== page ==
*Susan was unimpressed when I later shared these thoughts. "Stop waxing poetic over the condom in the minibar," were her exact words.
There are innummerous websites and discussion threads talking about living in Corporate America. There are sites for lawyers, doctors, other terminal professions. Sadly, few of those really seem to be applicable to scientists; we're a fairly unique population (when you can burn through your pants with acid at any given moment, I suppose that's a given). There are a couple of blogs on scientists run through academia (Drug Monkey is one, for example), but they focus on University life (which bears little resemblance to the real world) and focus heavily on getting grants funded (which bears little resemblance to something I am remotely interested in).
I feel like someone should be saying things about what happens when you leave industry. After all, it's incredibly common, with the self-induced implosion of academic positions and the glut of new scientists.
You may note I've italicized the word "industry." I did that because all academics glibly speak of going into industry if they decide they don't want to be a professor (no one ever mentions that getting a job as a prof - even at a teaching school - is statistically unlikely, and has been for decades). When you follow up, it turns out that students, and even most professors, have no idea what "industry" really does.
A while back, I did a career development panel at Northwestern University. The other speakers worked in the business-development- and regulatory parts of large companies; of the four or five members, my job was the only one whose description was even remotely recognizable to the students. Afterwards, I spent - I am not making this up - nearly two hours answering follow-up questions from the doctoral and masters students. It was during this mammoth session I learned to never give my business card to anyone who didn't have a job already - in the next two weeks, I received over 30 emails, all of them basically asking me if we were hiring.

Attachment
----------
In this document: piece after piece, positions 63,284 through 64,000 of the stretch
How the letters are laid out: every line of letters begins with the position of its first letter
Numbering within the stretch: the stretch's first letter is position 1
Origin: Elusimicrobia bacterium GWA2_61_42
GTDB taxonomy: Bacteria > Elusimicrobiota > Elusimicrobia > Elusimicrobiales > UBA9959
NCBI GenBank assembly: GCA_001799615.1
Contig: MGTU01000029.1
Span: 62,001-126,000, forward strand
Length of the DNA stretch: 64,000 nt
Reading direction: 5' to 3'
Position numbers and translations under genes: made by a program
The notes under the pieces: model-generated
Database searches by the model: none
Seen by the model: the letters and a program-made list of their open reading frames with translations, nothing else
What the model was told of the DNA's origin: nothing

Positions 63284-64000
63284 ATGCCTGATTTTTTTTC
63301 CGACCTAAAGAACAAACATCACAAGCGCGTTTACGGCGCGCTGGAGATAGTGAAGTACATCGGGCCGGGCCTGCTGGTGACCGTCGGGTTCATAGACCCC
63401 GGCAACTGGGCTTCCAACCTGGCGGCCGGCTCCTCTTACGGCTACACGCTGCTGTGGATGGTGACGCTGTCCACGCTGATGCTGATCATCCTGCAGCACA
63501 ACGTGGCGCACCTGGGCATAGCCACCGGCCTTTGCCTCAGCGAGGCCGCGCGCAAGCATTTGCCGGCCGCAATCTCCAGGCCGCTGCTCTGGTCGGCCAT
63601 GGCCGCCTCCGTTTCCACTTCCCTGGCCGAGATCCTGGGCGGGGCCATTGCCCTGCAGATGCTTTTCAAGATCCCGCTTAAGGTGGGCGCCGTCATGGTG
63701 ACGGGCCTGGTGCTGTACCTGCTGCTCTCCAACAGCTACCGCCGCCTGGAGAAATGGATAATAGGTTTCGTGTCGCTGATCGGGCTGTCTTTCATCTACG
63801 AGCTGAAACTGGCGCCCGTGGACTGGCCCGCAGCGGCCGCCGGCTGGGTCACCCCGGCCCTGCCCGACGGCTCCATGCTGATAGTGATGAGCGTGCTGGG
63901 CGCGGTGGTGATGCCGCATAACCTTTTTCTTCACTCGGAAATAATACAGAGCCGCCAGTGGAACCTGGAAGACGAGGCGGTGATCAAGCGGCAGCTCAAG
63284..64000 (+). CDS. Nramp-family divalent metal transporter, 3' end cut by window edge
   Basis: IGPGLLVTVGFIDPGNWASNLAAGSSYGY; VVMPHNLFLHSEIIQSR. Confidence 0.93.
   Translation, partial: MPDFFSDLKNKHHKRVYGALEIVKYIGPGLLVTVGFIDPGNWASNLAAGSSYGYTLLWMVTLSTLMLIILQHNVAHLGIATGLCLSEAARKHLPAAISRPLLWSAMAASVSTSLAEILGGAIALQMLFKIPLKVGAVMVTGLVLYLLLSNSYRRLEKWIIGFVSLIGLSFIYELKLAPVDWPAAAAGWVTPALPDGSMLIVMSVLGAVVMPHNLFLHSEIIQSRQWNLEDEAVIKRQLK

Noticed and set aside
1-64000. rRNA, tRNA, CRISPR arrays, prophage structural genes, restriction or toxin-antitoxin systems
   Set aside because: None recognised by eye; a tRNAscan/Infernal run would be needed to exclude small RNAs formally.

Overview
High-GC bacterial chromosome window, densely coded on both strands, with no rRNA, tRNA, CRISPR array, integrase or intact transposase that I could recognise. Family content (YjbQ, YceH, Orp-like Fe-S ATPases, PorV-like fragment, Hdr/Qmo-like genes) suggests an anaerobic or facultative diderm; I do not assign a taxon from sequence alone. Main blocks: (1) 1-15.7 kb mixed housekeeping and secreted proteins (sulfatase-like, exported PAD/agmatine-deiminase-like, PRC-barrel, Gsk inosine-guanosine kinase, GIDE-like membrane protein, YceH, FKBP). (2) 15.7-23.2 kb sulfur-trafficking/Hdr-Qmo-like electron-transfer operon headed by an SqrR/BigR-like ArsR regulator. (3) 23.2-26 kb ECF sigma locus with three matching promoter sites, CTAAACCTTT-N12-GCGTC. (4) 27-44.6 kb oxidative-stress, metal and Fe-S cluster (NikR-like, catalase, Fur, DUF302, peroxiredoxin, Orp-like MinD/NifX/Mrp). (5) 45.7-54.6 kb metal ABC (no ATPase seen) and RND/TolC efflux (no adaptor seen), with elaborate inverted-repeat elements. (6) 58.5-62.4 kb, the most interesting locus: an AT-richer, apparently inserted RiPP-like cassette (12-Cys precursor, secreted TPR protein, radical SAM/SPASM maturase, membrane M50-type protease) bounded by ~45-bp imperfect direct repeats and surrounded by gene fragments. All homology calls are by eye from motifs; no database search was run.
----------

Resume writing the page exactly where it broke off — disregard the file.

It's fairly easy to conclude that there's a strong desire to leave academia in a significant fraction of students training in the advanced sciences. Industry is appealing, a first-option and not a fallback. People are actively looking to get out of academia.
As a public service, I'd like to dedicate a few posts to life as an industry researcher.
I guess it would be reasonable to begin by saying how I got into industry. I left graduate school totally burned out on working in academia. However, I wasn't entirely certain I wanted to totally pull the plug on a career as a professor. Maybe a change of scene would rejuvenate my enthusiasm for staying in academia. More realistically, there wasn't a great chance of being hired straight out of the gate as a new PhD, at least for any job I would want (this is due to the glut of scientists I mentioned previously). As such, a postdoc seemed like a nice compromise for gaining a little more experience and hedging my bets.